May be we’re too sophisticated. Too rational. Too embarrassed. Whatever the reason, we in the church do little talking about the end of the age.

Yet it was only a decade or so ago that evangelicals were actively reading the signs of the end times—attending prophecy conferences and feverishly calculating the true meaning of 666. Times were tough and “blessed hope” enthusiasm was often excessive—sometimes even embarrassing. Too often these “rapture-bound” believers gladly adopted an other-world view that tragically left problems such as war, hunger, and poverty the sole responsibility of secular man.

But with the quiet passing of predicted Armageddons and a new fascination with political clout, the church’s eternal perspective has grown strangely dim: The culmination of human history has little if any bearing on the way we live. Like everyone else, we live for today.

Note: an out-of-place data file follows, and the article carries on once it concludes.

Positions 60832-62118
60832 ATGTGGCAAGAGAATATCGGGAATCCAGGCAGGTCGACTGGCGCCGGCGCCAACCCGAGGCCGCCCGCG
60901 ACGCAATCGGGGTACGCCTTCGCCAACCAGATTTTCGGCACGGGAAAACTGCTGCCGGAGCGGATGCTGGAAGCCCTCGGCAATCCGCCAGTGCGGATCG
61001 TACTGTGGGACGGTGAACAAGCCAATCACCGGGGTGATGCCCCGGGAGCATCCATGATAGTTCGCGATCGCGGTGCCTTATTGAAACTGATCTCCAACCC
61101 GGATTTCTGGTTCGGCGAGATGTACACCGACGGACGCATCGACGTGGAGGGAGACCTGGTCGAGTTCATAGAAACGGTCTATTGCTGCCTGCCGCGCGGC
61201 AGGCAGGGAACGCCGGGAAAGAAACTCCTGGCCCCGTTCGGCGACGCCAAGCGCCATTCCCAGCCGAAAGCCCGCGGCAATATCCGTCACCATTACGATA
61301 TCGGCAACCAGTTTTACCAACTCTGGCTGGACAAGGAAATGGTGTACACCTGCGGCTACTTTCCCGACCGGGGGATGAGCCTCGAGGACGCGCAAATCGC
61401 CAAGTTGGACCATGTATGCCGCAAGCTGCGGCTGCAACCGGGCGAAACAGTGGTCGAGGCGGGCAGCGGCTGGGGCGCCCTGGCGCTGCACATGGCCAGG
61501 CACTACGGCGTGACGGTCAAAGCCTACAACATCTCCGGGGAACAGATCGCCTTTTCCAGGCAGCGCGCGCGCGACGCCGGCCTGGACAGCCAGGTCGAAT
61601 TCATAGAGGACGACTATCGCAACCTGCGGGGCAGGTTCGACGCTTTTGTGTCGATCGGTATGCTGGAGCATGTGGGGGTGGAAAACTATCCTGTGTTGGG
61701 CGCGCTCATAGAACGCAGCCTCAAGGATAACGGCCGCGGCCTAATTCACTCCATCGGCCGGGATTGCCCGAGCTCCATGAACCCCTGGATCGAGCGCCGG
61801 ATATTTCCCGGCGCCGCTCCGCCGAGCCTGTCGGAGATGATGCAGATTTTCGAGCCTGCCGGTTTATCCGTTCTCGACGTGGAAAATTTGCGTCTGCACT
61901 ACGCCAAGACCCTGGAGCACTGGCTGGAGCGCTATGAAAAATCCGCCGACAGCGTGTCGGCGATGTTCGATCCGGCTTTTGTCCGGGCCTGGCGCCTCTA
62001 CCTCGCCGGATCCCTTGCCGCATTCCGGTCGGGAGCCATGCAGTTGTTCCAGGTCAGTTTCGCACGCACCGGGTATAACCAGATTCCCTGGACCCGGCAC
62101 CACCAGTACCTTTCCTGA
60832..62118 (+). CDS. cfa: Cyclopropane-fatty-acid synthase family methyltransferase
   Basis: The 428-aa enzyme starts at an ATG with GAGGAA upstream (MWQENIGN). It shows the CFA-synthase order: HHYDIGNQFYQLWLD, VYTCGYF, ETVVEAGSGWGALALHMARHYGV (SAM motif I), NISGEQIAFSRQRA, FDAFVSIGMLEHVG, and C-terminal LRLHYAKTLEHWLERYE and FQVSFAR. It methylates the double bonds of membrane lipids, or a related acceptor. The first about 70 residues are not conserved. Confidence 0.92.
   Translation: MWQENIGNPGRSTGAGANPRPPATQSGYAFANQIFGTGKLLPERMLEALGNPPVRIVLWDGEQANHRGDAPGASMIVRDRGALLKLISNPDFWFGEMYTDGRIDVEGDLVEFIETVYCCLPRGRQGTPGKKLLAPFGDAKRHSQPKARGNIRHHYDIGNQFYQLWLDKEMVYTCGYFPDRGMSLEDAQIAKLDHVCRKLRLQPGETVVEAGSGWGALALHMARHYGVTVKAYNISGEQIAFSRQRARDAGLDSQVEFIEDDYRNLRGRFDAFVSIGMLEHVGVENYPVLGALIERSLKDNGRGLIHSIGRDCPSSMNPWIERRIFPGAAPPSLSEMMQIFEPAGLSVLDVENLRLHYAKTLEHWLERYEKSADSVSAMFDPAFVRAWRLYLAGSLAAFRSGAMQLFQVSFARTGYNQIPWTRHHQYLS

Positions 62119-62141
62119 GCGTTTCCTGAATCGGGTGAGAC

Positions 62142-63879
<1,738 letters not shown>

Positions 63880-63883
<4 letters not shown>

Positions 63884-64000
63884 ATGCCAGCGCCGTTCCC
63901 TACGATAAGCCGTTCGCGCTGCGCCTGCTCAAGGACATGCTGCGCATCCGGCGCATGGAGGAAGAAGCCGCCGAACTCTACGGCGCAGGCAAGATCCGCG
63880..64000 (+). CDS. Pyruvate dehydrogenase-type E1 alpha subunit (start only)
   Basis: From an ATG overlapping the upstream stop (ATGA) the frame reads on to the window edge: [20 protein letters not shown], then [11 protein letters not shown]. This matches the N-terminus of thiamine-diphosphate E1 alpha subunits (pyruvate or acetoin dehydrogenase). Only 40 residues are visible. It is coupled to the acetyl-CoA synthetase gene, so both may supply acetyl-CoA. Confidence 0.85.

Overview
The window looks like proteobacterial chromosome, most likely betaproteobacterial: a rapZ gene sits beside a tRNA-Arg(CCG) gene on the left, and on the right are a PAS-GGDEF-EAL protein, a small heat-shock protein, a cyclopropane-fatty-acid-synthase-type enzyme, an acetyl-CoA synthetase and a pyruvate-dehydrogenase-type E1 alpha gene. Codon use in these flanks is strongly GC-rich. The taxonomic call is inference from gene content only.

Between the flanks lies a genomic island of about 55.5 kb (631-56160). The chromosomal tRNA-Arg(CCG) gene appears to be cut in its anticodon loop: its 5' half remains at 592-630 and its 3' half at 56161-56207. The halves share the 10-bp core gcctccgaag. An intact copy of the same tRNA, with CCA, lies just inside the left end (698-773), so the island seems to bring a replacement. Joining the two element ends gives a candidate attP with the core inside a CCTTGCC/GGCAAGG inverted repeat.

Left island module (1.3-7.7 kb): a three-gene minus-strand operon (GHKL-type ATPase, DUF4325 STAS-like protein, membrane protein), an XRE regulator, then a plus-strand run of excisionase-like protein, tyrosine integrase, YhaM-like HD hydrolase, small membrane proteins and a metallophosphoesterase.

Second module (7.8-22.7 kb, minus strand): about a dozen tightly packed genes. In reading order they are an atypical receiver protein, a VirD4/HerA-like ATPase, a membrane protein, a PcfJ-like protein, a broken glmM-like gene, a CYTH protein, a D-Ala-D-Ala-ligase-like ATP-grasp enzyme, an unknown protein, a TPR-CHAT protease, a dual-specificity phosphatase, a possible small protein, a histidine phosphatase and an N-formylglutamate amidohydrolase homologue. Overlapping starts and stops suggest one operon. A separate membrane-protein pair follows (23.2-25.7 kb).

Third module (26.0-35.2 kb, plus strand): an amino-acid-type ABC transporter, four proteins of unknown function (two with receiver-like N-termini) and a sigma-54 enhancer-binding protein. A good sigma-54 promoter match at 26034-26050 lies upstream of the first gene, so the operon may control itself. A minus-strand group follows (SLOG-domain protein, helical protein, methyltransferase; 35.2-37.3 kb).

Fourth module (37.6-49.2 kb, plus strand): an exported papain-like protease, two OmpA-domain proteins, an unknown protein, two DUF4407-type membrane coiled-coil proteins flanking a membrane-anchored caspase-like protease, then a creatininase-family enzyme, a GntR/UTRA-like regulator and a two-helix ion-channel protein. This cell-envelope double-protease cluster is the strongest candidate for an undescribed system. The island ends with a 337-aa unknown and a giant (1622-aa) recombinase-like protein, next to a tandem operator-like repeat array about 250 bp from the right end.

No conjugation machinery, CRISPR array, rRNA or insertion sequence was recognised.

This increasingly temporal view of life does little to encourage those seeking a future hope to look our way. And people are looking.

Witness the growing New Age movement and the recent media hubbub over the so-called harmonic convergence. No less than the Wall Street Journal gave front-Page treatment to those thousands of curious New Agers “resonating” for a better world to come.

In contrast, by avoiding the question of Christ’s return we give the world a less than complete gospel—a story of hope with interesting characters but no plot.

While not advising a return to those “date-setting days” of the 1970s, we would do well not to ignore or downplay the pivotal truth of Christ’s return. It is the reality of the Second Coming that gives meaning to our daily walk and witness.

Ironically, ...

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